It can cause sexually transmitted infections (STIs) in both men and women, Schaffner said.
The news comes after health officials a year ago warned that millions of young people are shunning protection because risky sex has become acceptable once again, three decades after the Aids epidemic made condom use essential.
Dr Paddy Horner, consultant senior lecturer in sexual health at Bristol University and one of the authors of the new guidelines, said: "This is not curing the infection and is causing antimicrobial resistance in MG patients".
BASHH recommends that MG is treated with a seven-day course of the antibiotic, doxycycline, followed by a course of azithromycin.More news: Former Catalan leader Carles Puigdemont can be extradited, say judges
Dr Helen Fifer, consultant microbiologist at Public Health England, said: "The new BASHH guideline on MG is a positive step forward to improving testing and diagnosis".
First identified in the 1980s, mycoplasma genitalium (MG) is hard to diagnose because it causes few or no symptoms, but the complications can be risky.
If left untreated, MG, which was first discovered in the early 1980s and spreads through unprotected sex, can also develop a resistance to antibiotics. Even if you have a regular partner, it's best to get tested at least once a year. They were put on antibiotics for two weeks and after further tests both tested negative.More news: Hearthstone's next expansion brings back Dr. Boom and adds Legendary spells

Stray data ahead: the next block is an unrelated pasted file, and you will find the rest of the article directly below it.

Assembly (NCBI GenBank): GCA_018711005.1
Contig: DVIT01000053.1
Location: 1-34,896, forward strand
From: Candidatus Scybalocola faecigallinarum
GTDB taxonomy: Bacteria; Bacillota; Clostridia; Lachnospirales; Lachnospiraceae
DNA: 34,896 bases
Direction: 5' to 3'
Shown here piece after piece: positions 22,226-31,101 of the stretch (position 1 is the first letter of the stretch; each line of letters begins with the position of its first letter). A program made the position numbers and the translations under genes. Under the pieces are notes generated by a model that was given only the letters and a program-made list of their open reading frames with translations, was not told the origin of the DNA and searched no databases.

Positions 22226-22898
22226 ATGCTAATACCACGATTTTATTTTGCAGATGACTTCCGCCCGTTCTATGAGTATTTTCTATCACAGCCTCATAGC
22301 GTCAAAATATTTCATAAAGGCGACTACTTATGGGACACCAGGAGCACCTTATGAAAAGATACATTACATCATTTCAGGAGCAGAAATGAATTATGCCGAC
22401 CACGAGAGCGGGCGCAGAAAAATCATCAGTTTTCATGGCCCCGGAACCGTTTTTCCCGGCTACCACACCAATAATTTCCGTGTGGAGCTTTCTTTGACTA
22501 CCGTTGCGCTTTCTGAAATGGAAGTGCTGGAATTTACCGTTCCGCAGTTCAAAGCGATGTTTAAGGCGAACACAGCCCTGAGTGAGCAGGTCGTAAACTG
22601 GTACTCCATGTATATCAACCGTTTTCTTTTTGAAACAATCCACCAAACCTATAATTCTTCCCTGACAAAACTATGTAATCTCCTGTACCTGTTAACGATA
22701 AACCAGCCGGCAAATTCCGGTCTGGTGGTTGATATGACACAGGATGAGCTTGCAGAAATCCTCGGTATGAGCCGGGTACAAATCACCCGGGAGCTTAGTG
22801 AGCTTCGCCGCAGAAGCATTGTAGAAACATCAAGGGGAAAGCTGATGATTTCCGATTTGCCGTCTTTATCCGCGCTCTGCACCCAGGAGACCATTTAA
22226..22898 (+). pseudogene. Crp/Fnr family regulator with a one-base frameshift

"I am now certain it has returned and I am awaiting further test results".
"I think clinics should test for MG as part of their sexual health screening process, as this would have been picked up at the start for me".
"It's yet another good reason to pack the condoms for the summer holidays - and actually use them".
"We are asking the government directly to make this funding available to prevent a public health emergency waiting to happen and which is already spiralling out of control".More news: Russian cargo ship docks at ISS in record time
The most recent figures from Public Health England show that diagnoses of syphilis are at their highest level for almost 70 years, with 7,137 cases in 2017, a 20 per cent rise on the previous year, and more than twice that recorded in 2012. This media house does not correct any spelling or grammatical error within press releases and commentaries.
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